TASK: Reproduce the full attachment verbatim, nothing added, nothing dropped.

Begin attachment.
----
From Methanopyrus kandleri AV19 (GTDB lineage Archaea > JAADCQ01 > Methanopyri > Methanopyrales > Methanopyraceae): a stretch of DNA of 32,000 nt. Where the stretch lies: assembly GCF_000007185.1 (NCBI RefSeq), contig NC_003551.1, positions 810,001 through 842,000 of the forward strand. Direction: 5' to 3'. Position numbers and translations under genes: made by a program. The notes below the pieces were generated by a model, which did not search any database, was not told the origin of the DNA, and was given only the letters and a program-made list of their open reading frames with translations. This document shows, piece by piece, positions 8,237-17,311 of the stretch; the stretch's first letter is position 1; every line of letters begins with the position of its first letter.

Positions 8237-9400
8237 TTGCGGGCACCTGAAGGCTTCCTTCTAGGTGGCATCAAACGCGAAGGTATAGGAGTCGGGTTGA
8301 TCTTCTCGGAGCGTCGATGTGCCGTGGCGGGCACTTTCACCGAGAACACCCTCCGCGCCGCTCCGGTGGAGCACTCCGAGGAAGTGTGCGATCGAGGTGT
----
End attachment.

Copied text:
From Methanopyrus kandleri AV19 (GTDB lineage Archaea > JAADCQ01 > Methanopyri > Methanopyrales > Methanopyraceae): a stretch of DNA of 32,000 nt. Where the stretch lies: assembly GCF_000007185.1 (NCBI RefSeq), contig NC_003551.1, positions 810,001 through 842,000 of the forward strand. Direction: 5' to 3'. Position numbers and translations under genes: made by a program. The notes below the pieces were generated by a model, which did not search any database, was not told the origin of the DNA, and was given only the letters and a program-made list of their open reading frames with translations. This document shows, piece by piece, positions 8,237-17,311 of the stretch; the stretch's first letter is position 1; every line of letters begins with the position of its first letter.

Positions 8237-9400
8237 TTGCGGGCACCTGAAGGCTTCCTTCTAGGTGGCATCAAACGCGAAGGTATAGGAGTCGGGTTGA
8301 TCTTCTCGGAGCGTCGATGTGCCGTGGCGGGCACTTTCACCGAGAACACCCTCCGCGCCGCTCCGGTGGAGCACTCCGAGGAAGTGTGCGATCGAGGTGT